We also addressed political issues with #171:  The President (of the Seventh Day Baptist Convention), noting that political terms of office are not eternal; #172:  Why Not Democracy?, a consideration of the disadvantages of a more democratic system; #175:  Climate Change Skepticism, about a middle ground between climate change extremism and climate change denial; #176:  Not Paying for Health Care, about socialized medicine costs and complications; #179:  Right to Choose, responding to the criticism that a male white Congressman should not have the right to take away the right of a female black teenager to choose Planned Parenthood as a free provider of her contraceptive services, and that aspect of taking away someone’s right to choose as applied to the unborn.

We presumed to make a suggestion #159:  To Compassion International, recommending a means for the charitable organization to continue delivering aid to impoverished children in India in the face of new legal obstacles.  We also had some words for PETA in #162:  Furry Thinking, as PETA criticized Games Workshop for putting plastic fur on its miniatures and we discuss the fundamental concepts behind human treatment of animals.

We also talked about discrimination, including discriminatory awards programs #166:  A Ghetto of Our Own, awards targeted to the best of a particular racial group, based on similar awards for Christian musicians; #207:  The Gender Identity Trap, observing that the notion that someone is a different gender on the inside than his or her sex on the outside is confusing cultural expectations with reality, and #212:  Gender Subjectivity, continuing that discussion with consideration of how someone can know that they feel like somthing they have never been.  #217:  The Sexual Harassment Scandal, addressed the recent explosion of sexual harassment allegations.

We covered the election in New Jersey with #210:  New Jersey 2017 Gubernatorial Election, giving an overview of the candidates in the race, #211:  New Jersey 2017 Ballot Questions, suggesting voting against both the library funding question and the environmental lock box question, and #214:  New Jersey 2017 Election Results, giving the general outcome in the major races for governor, state legislature, and public questions.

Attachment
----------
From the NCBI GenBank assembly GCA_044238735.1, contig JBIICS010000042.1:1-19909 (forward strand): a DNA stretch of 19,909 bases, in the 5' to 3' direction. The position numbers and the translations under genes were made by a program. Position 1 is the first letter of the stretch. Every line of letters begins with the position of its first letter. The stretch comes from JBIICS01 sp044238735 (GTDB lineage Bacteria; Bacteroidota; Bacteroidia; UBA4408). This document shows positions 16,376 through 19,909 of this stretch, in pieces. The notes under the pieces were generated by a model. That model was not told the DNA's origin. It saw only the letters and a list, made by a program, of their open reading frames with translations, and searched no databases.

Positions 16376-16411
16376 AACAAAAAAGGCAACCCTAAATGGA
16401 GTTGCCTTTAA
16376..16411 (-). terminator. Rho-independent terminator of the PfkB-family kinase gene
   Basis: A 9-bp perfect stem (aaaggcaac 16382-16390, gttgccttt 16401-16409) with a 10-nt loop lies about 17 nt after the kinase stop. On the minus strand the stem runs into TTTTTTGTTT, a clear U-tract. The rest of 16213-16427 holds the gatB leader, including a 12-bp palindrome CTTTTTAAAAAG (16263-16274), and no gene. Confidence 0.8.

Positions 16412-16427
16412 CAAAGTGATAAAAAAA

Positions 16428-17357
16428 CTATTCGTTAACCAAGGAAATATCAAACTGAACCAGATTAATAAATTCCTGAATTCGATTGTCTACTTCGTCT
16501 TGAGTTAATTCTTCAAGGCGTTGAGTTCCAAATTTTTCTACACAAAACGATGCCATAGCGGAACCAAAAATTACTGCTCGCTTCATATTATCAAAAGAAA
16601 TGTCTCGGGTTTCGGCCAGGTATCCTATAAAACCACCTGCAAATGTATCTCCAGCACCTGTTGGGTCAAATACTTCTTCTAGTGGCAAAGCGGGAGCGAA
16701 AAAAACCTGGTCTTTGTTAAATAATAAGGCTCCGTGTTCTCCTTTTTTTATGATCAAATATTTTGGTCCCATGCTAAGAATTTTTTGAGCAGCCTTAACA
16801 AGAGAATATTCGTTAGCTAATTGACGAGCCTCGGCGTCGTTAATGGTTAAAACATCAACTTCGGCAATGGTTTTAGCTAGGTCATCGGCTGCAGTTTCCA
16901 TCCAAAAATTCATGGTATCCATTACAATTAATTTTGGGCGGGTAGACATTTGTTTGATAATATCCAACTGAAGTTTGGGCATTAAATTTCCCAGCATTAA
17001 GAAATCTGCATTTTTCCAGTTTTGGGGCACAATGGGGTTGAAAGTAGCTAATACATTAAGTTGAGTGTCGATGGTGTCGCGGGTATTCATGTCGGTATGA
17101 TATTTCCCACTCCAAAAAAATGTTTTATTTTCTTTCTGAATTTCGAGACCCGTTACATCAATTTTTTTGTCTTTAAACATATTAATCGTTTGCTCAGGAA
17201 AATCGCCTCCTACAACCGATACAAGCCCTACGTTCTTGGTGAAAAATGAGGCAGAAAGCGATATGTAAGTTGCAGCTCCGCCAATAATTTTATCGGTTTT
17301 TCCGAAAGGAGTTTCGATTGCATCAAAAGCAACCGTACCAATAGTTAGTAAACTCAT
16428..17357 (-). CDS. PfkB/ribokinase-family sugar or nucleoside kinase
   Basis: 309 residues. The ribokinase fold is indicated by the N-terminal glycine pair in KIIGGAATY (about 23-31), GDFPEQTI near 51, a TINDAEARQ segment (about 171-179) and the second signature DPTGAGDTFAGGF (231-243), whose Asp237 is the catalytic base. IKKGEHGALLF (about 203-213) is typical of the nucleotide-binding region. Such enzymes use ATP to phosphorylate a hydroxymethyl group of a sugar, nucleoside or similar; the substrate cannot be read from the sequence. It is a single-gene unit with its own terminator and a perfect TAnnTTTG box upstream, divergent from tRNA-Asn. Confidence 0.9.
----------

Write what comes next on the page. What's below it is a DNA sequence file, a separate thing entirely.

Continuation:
Related to elections, #213:  Political Fragmentation, looks at the Pew survey results on political typology.

We recalled a lesson in legislative decision-making with #182:  Emotionalism and Science, the story of Tris in flame-retardant infant clothing, and the warning against solutions that have not been considered for their other effects.  We further discussed #200:  Confederates, connecting what the Confederacy really stood for with modern issues; and #203:  Electoral College End Run, opposing the notion of bypassing the Constitutional means of selecting a President by having States pass laws assigning their Electoral Votes to the candidate who wins the national popular vote.

2017 also saw the publication of the entirety of the third Multiverser novel, For Better or Verse, along with a dozen web log posts looking behind the writing process, which are all indexed in that table of contents page.  There were also updated character papers for major and some supporting characters in the Multiverser Novel Support Pages section, and before the year ended we began releasing the fourth novel, serialized, Spy Verses, with the first of its behind-the-writings posts, #218:  Versers Resume, with individual sections for the first twenty-one chapters.